Aldila, a designer and manufacturer of graphite golf shafts (ALDA on the NASDAQ), is showing promising signs of being a value investment according to some basic measures of value.
Aldila's stock is trading with a trailing price to earnings ratio of less than 2.5, a price to book of less than 1 and pays a quarterly dividend of 15 cents, giving it a lofty dividend yield of around 11% based on the current stock price.
Looking at value indicators is only my beginning step in determining whether a stock qualifies as a value investment. Value indicators such as low P/E, low P/B and high dividend yields are used as signs of potentially undervalued securities. Following Benjamin Graham's lead, to truly understand whether the stock is undervalued, the intrinsic value of the company should be calculated and compared to its current market price before making a purchase decision.
In addition to calculating the intrinsic value of a company, I take notice of management's ability to allocate capital effectively. It's instructive to note that Aldila's management made a decision to pay out a special one time dividend of $5 per share to shareholders in March of 2008. This action demonstrates that management decided that it would be in the best interests of shareholders to pay out the excess cash. Readers of Warren Buffet's notes to shareholders know that capital allocation is a key management decision and managers that do this well are in short supply. I applaud Aldila's management for resisting the temptation to hoard the cash reserves or worse to squander it on capital assets or projects that would not create value for shareholders.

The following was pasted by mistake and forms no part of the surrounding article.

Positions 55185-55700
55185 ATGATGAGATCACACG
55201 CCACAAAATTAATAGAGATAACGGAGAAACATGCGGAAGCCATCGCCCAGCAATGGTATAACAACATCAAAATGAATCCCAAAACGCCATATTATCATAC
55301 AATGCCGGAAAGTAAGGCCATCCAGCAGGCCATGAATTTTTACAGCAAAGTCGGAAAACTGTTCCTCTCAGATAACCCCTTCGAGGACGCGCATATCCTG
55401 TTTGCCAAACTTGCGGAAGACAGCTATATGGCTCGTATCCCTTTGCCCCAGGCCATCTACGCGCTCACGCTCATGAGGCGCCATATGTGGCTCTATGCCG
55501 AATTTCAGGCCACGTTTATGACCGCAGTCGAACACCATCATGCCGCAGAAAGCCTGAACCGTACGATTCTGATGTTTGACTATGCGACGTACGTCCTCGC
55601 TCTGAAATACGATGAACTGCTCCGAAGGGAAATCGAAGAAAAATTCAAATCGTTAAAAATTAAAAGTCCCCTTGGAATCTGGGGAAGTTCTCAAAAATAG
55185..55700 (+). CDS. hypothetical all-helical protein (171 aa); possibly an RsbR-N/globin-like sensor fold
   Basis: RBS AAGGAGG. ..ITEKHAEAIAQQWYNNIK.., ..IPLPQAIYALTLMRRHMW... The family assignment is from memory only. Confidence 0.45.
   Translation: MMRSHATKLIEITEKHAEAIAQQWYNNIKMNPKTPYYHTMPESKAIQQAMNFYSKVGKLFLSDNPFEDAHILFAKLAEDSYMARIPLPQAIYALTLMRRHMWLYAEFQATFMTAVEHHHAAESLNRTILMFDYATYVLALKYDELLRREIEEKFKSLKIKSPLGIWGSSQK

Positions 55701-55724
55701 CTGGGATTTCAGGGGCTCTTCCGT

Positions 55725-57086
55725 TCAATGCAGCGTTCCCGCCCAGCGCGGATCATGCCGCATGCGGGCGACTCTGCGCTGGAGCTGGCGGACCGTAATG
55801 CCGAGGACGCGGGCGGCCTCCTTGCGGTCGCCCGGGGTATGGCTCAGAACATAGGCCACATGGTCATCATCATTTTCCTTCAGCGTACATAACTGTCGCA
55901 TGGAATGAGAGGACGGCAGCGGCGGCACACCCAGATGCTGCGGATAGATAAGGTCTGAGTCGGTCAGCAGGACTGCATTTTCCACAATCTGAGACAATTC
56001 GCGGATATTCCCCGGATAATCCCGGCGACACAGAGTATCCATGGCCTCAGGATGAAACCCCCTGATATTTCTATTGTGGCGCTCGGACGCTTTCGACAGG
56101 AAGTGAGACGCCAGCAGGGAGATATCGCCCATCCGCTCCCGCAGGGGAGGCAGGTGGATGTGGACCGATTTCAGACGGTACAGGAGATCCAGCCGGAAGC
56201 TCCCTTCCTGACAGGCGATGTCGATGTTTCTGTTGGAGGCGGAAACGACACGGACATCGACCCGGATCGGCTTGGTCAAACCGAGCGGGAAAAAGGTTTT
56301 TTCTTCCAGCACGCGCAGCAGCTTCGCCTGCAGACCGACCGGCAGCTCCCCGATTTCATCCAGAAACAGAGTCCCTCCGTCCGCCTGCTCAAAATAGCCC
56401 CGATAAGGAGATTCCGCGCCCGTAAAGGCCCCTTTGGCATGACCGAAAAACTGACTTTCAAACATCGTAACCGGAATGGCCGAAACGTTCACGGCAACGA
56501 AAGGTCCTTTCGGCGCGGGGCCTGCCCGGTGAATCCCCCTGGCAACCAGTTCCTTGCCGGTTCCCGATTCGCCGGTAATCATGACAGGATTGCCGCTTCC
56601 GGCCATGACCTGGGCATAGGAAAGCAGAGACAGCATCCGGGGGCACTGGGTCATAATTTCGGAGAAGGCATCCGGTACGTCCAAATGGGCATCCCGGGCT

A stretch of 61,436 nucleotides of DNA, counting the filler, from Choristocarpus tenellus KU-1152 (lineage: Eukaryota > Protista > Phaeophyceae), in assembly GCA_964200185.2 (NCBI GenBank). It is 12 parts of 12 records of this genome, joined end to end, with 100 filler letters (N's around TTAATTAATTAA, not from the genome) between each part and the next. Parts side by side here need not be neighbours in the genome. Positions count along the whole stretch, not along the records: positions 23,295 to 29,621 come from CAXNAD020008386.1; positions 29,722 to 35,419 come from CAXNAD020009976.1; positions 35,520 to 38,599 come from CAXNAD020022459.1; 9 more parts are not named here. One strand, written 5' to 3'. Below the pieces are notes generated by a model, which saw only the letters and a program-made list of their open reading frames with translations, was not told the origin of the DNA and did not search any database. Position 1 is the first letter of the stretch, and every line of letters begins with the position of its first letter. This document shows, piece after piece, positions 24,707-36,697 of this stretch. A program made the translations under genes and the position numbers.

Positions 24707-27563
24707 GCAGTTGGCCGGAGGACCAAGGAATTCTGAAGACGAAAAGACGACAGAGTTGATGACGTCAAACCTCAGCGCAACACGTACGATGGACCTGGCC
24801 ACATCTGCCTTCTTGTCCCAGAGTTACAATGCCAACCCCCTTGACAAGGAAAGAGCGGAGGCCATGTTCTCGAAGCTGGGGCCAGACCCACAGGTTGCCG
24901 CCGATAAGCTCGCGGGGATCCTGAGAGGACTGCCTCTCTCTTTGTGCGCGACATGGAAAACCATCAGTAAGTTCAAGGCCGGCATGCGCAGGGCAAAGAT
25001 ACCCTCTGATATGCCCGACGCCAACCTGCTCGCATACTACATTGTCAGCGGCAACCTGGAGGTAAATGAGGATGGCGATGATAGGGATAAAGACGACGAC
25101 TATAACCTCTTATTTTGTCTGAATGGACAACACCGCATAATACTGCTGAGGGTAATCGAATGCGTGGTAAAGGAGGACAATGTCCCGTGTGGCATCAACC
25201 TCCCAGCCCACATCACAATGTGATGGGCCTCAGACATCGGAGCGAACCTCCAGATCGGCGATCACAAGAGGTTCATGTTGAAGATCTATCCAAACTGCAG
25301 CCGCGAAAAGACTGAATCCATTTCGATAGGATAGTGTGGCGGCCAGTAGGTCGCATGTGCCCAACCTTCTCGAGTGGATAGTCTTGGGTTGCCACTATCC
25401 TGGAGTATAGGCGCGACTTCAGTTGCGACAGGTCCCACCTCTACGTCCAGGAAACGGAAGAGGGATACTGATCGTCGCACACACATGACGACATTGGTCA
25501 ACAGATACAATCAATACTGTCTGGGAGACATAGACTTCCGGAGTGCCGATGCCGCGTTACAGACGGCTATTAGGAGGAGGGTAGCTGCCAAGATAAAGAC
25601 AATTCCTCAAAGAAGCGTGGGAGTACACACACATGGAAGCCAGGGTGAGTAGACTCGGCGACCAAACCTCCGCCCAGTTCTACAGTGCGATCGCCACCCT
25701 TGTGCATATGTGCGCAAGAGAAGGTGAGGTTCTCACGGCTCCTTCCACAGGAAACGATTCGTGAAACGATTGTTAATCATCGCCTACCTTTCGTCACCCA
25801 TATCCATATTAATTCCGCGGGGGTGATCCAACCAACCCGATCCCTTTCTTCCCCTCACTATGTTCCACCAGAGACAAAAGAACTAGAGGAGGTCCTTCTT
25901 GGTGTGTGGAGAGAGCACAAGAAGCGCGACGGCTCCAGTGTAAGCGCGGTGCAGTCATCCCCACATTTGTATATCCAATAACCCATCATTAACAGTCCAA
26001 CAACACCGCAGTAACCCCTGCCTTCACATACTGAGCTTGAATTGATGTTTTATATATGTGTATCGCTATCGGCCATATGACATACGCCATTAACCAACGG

So why is Aldila's stock trading so cheap? It seems that one major reason is the slumping sales figures for the company. Revenues reached a peak for the company of $77M in 2005 and have fallen by 6% to $72.4M in 2006. Revenues continued to fall by 4.5% to $69.1M in 2007. The latest quarterly report in March 2008 shows a huge year over year period decline of 19% in total sales.
Trying to accurately predict what will happen to upcoming sales for a given company is anything but an exact science and yet this is one of the most popular activities on Wall Street. It's no wonder that predicting sales accurately has humbled many excellent analysts. Benjamin Graham has taught us to avoid forecasting and instead to use factual data in calculating company valuations. One approach to use with Aldila is to evaluate whether something fundamental has affected their business in a way that would permanently impair their operating margins. If the answer is no, one reasonable approach is to normalize the sustainable earnings over a complete business cycle and to use this result in calculating the intrinsic value of a company.
In my next post, I will continue to reveal my personal calculation of the intrinsic value of Adila's public stock.